I think the OP had it right at the outset: Clickbait.
 

electracity

Active Member
Jun 8, 2015
4,028
2,531
60606
Spot on, Petra.

I believe that people completely miss the real Killer App of the Tesla: the SCs.

Yes, but only in the short term. Tesla had no choice in building it. To the extent that future competitors don't incur the same expense, they may produce a better ROI on their EVs.

One strategy you can be sure the SAE group is looking at is building a pay per use network and not letting Tesla join. If the majors are taking EVs seriously, none may not join Tesla's network either. It is game theory at its finest.
 

SW2Fiddler

We Are Cognitive Dissidents
Mar 19, 2014
2,362
3,247
Houston TX
To the extent that future competitors don't incur the same expense, they may produce a better ROI on their EVs.

One strategy you can be sure the SAE group is looking at is building a pay per use network and not letting Tesla join.
SAE network of one-connection stations (like the CHAdeMOs around here)? Two connectors? Good luck keeping customer satisfaction with that model. More connections as with the SC network? Well then it's no longer a low expense...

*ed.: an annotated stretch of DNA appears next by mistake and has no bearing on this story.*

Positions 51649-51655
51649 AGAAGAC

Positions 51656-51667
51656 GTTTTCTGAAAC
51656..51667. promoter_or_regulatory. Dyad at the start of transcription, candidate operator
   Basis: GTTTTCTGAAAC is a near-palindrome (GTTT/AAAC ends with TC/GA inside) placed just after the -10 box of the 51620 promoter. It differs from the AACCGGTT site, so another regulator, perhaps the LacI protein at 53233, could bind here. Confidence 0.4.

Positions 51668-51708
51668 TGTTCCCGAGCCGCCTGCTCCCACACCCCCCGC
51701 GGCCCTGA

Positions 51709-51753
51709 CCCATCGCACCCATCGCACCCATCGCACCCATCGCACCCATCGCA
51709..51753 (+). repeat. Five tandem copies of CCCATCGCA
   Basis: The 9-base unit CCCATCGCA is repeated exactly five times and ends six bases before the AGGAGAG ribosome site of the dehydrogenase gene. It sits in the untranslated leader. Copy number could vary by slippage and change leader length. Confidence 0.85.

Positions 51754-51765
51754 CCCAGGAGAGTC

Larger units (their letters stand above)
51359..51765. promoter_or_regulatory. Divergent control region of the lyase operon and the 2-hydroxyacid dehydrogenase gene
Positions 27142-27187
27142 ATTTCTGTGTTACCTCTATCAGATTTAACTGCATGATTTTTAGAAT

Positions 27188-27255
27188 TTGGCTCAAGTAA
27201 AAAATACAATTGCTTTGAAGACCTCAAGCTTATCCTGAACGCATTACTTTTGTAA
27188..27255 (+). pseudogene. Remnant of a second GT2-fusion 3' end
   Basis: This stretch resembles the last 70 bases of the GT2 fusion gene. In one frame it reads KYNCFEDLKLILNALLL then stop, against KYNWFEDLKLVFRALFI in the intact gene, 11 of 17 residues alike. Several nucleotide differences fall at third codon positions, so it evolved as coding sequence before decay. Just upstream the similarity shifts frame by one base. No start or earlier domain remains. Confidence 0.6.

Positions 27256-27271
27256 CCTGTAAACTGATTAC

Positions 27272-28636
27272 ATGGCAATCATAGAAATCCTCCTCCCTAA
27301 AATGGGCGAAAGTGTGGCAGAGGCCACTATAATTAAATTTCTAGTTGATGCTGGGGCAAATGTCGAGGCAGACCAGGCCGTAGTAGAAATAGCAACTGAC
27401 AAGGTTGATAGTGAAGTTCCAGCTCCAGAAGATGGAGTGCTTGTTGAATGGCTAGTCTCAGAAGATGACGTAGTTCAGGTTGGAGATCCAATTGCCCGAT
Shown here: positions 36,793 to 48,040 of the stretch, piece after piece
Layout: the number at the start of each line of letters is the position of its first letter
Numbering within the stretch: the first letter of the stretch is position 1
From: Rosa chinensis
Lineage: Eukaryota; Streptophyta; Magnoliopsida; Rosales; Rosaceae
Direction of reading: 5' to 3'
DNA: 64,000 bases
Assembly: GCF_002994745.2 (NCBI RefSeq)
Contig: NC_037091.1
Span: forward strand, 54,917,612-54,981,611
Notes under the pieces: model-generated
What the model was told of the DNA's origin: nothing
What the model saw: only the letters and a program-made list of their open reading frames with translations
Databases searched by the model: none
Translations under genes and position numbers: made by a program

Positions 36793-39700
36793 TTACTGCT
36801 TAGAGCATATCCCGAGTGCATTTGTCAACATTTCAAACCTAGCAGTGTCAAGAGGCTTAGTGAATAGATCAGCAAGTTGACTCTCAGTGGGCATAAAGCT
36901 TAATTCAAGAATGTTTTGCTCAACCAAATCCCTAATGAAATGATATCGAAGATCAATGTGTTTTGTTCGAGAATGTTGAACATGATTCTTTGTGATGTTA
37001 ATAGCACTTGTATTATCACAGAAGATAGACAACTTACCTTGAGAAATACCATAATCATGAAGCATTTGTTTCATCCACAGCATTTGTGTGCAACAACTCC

SteveG3

Supporting Member
Sep 21, 2012
4,013
15,369
US
rage, this was the article I found most helpful in describing the limitations of hydrogen. I found it thorough without "dumbing down" the science, and understandable even though I did not take much science after high school. sort of the backup of Elon's "fool cells" description. I strongly recommend it to anyone with "betamax" concerns.

The Hydrogen Hoax - The New Atlantis
 

austinEV

Supporting Member
May 16, 2013
3,231
7,352
Austin
rage, this was the article I found most helpful in describing the limitations of hydrogen. I found it thorough without "dumbing down" the science, and understandable even though I did not take much science after high school. sort of the backup of Elon's "fool cells" description. I strongly recommend it to anyone with "betamax" concerns.